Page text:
Solutions without Problems have the following elements:
1. A social problem is presumed to exist.
2. A solution is devised and implemented to solve the problem.
3. In fact, the problem did not exist.
4. (Often) the solution causes problems that didn’t exist before.
This concept does not include ineffective solutions to real problems. For example, millions of dollars are still spent on Abstinence Only “sex education” (sic) in the nation’s schools as an attempt to solve the problem of teen pregnancies. All the evaluations of this “solution” indicate that it doesn’t work. Some analyses suggest it is actually harmful, leaving students uneducated about sex as their hormones begin to rage. However, Abstinence Only does NOT fit in the present project because the problem of teen pregnancy is real.
The Eighteenth Amendment to the U. S. Constitution, establishing Prohibition, was one of our more dramatic failures as a nation–so bad that it was eventually repealed. I have not included Prohibition in this project–despite the many problems caused by that solution–because I think alcohol consumption can legitimately be seen as a problem: alcoholism, drunk driving, spousal abuse, etc. As a nation, we have decided the benefits outweigh the costs. By the same token, I have not included the War on Drugs, as miserable a failure as it has been, because I think it can reasonably be argued that the misuse of heroin, cocaine, meth and other hard drugs in problematic. I have included a unit on the outlawing of marijuana because the “Reefer Madness” views that prompted its ban were not true. And as legal marijuana becomes more and more available in the U. S., we are not seeing the problems warned against as justification for outlawing weed.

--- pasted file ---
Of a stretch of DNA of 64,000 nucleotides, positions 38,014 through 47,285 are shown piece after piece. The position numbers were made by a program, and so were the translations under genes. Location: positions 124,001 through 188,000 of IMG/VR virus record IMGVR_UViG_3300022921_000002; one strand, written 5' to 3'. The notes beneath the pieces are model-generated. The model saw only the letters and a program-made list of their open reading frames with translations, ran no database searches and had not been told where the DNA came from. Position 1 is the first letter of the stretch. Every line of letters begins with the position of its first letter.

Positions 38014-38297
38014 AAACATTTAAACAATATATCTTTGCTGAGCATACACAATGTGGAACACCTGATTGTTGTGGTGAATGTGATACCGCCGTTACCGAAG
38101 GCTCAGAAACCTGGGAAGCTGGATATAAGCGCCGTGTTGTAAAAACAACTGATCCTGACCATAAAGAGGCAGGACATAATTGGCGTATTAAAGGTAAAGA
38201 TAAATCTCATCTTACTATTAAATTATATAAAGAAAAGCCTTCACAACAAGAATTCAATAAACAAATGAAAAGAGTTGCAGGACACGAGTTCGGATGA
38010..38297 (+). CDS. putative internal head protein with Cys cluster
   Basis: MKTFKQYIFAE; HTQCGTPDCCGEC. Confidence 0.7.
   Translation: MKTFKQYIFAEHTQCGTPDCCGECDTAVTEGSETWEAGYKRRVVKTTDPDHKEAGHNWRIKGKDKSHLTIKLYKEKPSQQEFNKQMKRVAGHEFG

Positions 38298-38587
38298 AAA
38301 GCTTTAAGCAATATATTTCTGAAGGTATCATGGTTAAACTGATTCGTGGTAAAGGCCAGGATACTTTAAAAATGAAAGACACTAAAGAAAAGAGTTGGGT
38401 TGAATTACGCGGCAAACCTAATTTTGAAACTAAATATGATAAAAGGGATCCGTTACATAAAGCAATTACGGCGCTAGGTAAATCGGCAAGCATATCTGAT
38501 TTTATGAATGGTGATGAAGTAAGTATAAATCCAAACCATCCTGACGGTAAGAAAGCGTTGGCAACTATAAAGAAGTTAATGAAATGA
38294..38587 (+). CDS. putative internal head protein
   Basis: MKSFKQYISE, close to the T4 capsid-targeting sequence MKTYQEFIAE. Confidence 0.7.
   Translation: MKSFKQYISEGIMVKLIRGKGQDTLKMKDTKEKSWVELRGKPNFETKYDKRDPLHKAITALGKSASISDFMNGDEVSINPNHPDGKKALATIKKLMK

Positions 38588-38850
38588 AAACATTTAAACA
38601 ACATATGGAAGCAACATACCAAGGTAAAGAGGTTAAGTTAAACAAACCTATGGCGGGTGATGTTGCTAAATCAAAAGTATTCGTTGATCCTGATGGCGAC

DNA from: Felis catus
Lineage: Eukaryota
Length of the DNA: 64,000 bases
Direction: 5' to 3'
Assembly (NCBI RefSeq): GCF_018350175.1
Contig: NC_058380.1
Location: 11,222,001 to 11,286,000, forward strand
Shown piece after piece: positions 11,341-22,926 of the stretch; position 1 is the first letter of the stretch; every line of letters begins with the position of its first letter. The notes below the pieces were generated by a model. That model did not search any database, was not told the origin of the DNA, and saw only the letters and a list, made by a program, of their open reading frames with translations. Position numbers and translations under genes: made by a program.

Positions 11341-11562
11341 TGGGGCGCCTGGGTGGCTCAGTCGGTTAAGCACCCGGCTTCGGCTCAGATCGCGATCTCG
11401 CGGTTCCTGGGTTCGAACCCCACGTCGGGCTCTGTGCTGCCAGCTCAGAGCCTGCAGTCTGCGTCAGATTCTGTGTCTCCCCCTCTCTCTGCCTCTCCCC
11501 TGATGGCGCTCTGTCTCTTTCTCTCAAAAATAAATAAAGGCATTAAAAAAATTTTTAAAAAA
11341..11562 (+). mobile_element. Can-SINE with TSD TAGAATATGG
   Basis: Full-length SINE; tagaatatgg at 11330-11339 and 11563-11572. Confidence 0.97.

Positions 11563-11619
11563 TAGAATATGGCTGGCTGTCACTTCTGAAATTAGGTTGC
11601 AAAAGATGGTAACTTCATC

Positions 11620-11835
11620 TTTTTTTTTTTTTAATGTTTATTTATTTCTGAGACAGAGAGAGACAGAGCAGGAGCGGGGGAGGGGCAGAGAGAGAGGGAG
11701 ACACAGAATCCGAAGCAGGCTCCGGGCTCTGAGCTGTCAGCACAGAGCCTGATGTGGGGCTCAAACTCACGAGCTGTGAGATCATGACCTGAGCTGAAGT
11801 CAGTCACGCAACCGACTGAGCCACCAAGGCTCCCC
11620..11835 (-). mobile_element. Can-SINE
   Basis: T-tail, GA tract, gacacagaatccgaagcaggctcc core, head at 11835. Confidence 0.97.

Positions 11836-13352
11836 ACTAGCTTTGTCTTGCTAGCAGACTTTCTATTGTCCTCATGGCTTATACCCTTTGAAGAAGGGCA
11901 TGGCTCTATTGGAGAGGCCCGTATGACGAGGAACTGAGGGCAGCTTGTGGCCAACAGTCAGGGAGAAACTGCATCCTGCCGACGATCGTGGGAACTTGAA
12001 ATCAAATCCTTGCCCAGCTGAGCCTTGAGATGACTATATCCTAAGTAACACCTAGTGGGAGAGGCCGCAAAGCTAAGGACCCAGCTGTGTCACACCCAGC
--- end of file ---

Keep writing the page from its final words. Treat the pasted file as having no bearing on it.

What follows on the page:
In other cases, we need to split hairs a bit. As you saw above, I’ve included the Salem Witch Trials as a Solution without a Problem, even though the failed crops and sickness were real. Had the colonists simply defined the problem as failed crops, they would have sought agricultural solutions. They would have looked for medical solutions to their health problems. Instead, the “problem” was framed as the “witches” who were harming crops and health, and that made the trials and executions logical responses. The witches were not real, however; hence the problem, so defined, did not exist.
I have two purposes in spelling out the organizing concept of this project. First, I want to make my choices more understandable. Second, and more important, this project aims to generate a proactive awareness of the SoluProbs™ that plague us. I hope you will join me in identifying and dealing with the very real problem of Solutions without Problems.
There is a place to the right of this page where you can suggest additional SoluProbs: Solutions without Problems. (On SmartPhones, it may be at the bottom of the page.)
Please make this project your own and we can develop a proactive methodology for social change together. The following epilogue may move us in that direction.
A Sociologist’s Epilogue
I’ve spent the past forty or so years writing college textbooks on the subject of social research methods, and there is one topic that is very germane to this project. It is called “evaluation research.” Here’s how it typically works.